For Israelis, There Is No World Beyond Their Borders, and They Don't Need BBC World News (Gideon Levy, Haaretz+) Yaakov Ahimeir’s weekly international news show, “Ro’im Olam,” was insubstantial and often infuriating. Despite that, I watched it religiously for decades. It was for me a refuge from the nonsense of the other news programs, with their whitewashing and their brainwashing. Its cancellation is not a tragedy, as it has been depicted on social media, and of course it had nothing to do with Ahimeir’s right-wing views, as the prime minister has claimed. But it is part of a significant and deeply worrying trend: Israel has lost interest in the world beyond its borders. If it isn’t Jews, Israel or anti-Semitism, there is no world. In any case the whole world is against us, so why should we care about it. In any given situation we know best, we’re the chosen people, a light unto the nations, the nation of high-tech and Nobel laureates, so what does the world matter to us now. Several days before “Roi’m Olam” (“Seeing the World”) ended, Israel’s HOT cable company stopped offering BBC World News. The arbitrary, aggravating decision left HOT customers without a single serious international news channel, with the exception of the overly American CNN.
Donald Trump and the mythmakers (Caroline B. Glick, Israel Hayom) The more successful Trump's reality-based policies towards Iran and Israel are, the harder it will be for the foreign policy establishment to restore their delusion-based policies when he leaves power.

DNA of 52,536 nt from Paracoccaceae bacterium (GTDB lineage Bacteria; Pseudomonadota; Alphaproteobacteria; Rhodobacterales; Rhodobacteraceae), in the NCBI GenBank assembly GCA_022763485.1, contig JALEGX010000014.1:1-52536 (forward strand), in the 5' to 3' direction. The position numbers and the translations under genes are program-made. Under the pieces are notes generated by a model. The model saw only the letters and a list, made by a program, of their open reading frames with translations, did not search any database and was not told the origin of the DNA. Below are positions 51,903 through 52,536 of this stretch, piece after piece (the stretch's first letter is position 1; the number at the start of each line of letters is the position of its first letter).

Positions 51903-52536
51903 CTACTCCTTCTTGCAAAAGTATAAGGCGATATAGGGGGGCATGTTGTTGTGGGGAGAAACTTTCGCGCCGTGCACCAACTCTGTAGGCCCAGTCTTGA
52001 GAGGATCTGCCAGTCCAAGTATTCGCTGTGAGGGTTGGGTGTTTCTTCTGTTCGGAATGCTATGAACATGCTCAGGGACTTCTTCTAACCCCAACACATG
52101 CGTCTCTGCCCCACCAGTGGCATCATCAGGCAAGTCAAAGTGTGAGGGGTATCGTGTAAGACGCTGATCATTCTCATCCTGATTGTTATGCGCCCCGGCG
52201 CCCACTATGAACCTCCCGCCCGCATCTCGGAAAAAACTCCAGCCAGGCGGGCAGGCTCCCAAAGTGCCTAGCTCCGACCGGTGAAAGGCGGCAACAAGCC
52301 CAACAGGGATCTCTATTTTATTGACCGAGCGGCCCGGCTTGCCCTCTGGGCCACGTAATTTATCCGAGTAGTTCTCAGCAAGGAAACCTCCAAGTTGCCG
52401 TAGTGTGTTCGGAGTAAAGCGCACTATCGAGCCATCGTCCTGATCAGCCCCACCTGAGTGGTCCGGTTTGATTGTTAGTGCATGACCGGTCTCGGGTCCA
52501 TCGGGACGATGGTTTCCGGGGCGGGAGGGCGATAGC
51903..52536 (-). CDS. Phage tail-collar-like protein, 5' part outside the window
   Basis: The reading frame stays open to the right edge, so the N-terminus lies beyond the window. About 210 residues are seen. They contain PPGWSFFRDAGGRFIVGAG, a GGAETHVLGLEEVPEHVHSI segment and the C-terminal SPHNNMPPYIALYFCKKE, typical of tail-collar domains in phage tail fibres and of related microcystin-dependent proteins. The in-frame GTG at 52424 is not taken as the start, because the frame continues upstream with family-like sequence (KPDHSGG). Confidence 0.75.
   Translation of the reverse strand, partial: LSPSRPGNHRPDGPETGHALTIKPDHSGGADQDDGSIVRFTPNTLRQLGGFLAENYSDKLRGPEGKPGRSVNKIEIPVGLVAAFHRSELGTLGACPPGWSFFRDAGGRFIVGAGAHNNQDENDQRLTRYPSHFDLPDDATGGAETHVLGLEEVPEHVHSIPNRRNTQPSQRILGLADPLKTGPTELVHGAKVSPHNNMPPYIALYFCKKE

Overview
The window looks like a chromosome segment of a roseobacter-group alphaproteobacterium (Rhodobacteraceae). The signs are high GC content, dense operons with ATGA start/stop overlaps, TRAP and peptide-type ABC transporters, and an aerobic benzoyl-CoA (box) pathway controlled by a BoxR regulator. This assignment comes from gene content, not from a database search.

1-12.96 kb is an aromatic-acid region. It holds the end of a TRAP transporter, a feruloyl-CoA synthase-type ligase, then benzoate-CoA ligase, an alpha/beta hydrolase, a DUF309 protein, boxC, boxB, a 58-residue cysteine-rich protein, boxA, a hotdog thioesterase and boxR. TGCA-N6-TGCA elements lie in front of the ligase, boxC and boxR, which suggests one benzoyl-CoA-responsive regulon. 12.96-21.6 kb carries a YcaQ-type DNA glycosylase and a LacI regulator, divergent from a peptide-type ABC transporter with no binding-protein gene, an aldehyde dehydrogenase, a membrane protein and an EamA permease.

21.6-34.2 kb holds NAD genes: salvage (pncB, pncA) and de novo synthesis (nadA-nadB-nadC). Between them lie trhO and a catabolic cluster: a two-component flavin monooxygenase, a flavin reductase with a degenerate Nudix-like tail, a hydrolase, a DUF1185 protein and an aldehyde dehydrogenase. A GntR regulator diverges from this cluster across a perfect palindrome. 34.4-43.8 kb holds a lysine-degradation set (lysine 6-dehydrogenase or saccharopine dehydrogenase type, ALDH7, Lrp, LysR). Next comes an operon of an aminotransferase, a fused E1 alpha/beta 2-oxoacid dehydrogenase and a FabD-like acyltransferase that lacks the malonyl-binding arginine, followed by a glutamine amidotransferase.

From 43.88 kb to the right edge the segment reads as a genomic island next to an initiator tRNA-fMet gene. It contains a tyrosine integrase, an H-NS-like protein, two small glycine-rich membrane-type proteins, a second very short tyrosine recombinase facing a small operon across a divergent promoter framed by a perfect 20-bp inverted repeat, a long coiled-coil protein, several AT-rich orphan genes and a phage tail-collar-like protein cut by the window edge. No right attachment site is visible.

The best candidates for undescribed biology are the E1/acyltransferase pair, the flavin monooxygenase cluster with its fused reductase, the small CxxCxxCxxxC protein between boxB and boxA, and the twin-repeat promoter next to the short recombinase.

Watching 'Our Boys' Made Me Realize: Jerusalem Can No Longer Be Divided (Nir Hasson, Haaretz+) Israel finds itself in a confused state about the Palestinians residing in East Jerusalem. Budgets are channeled to them, yet they’re denied citizenship. But they’re not waiting for the Israelis to decide – they are deciding for the Israelis.
The sultan's death should worry Israel (Eldad Beck, Israel Hayom) For half a century, Omani leader Sultan Qaboos bin Said al Said has served as a moderating influence in the Middle East and was one of the first Arab leaders to formalize ties with Israel. Will his successor adhere to his path?
The Israeli Right’s ‘Plan’ for Jordan's King Abdullah (Rogel Alpher, Haaretz+ The Israeli right has no solution for civil rights for Palestinians after annexation, except for overthrowing Jordan's Hashemite monarchy.
Erdoğan's 'quiet jihad’
(Nadav Shragai, Israel Hayom) Turkey's efforts to restore the "glory days" of the Ottoman Empire extend far beyond influence peddling in Jerusalem and on the Temple Mount. Turkey is spending money in Haifa, among the Bedouin, and even in mixed Jewish-Arab cities in an attempt to increase its status and bolster the Palestinian cause.